Keep Waitstaff Motivated with Shift-by-Shift Incentive Programs


There’s no time for errors in the restaurant business, although that doesn’t mean we don’t all make them from time to time. Customer loyalty is the key to long-term success, and to accomplish that we need to anticipate our customers’ needs, deliver better service and menu items than they’d dare to hope for, and make it all look as easy as possible.

The only way we can pull this off is to make sure that everyone is bringing their A-game and playing together as a team. When that happens, service excels, sales soar, customer satisfaction happens and repeat business builds. Waitstaff incentives programs keep your staff focused and bring out the best performance in everyone on your team.

Use Waitstaff Incentives on Every Shift

Work together to set sales goals. Don’t set quotas. You’ll never get the buy-in if your team members aren’t involved in setting goals. Instead, hold team meetings and ask for ideas from the front and the back of the house. What do customers seem to enjoy the most? Which menu item is most overlooked (and should it be)? What types of specialty drinks do you order elsewhere? Then, determine realistic goals together… four more orders a shift? Twenty more a week? Then, do the math to help servers understand how much additional income they’ll earn with those added-on sales.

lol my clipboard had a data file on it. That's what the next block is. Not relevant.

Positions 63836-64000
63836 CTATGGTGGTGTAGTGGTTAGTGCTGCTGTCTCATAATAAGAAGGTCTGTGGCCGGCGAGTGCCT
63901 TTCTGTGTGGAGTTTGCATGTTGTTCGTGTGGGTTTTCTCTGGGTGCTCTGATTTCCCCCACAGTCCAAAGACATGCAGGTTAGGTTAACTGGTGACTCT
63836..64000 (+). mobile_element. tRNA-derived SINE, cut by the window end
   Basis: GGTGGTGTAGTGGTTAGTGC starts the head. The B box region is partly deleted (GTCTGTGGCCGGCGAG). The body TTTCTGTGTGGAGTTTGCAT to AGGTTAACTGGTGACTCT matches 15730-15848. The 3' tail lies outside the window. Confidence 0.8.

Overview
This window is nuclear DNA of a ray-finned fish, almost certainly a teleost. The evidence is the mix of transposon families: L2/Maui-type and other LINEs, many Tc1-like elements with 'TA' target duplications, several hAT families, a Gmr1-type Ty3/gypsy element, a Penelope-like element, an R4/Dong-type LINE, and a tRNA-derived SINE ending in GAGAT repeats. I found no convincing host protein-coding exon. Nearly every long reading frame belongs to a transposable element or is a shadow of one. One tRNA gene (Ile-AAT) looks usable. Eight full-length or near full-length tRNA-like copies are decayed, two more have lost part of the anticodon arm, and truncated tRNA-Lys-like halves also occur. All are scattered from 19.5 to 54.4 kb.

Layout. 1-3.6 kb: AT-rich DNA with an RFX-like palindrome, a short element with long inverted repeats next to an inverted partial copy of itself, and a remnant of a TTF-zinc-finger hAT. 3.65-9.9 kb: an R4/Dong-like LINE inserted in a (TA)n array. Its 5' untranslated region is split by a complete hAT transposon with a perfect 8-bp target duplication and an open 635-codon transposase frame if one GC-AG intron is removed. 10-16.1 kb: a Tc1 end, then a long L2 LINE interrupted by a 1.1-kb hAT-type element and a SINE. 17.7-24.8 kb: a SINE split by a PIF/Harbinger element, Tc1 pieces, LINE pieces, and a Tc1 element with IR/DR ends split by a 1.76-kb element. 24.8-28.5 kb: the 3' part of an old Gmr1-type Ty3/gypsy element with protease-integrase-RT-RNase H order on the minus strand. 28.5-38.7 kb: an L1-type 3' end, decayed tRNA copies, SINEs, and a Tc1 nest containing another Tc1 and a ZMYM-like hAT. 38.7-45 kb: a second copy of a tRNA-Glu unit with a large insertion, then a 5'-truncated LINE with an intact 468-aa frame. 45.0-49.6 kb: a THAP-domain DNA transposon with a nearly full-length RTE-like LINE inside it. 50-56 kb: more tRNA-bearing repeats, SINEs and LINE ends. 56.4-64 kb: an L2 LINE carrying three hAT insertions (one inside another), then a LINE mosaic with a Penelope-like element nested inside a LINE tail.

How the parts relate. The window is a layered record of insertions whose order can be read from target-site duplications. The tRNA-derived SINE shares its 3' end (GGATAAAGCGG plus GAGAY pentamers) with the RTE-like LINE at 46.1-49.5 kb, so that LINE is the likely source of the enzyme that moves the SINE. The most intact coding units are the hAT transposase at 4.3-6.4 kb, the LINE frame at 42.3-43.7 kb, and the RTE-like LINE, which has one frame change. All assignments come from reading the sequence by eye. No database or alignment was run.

Create buddy teams. Evaluate sales averages for all your servers and pair high achievers with struggling servers (don’t reveal how teams were decided). Then, give each team a sales goal… use the data from your team members to determine if it’s additional appetizers, drinks, add-ons or overall check averages. Give the “buddies” time to talk and share sales strategies. At the end of the contest, reward the winning pair.

Involve everyone in incentive programs. Yes, it’s important to focus on your sales staff, but everyone is impacted by additional sales. Let’s face it: more sales equals more work. Why should only your sales team benefit from that additional work? Set goals that directly impact performance. For example, if your shift’s goal is to sell more desserts, then prep cooks can be rewarded for zero mistakes in desserts. The kitchen crew can be rewarded for consistently getting those desserts out in less than five minutes.

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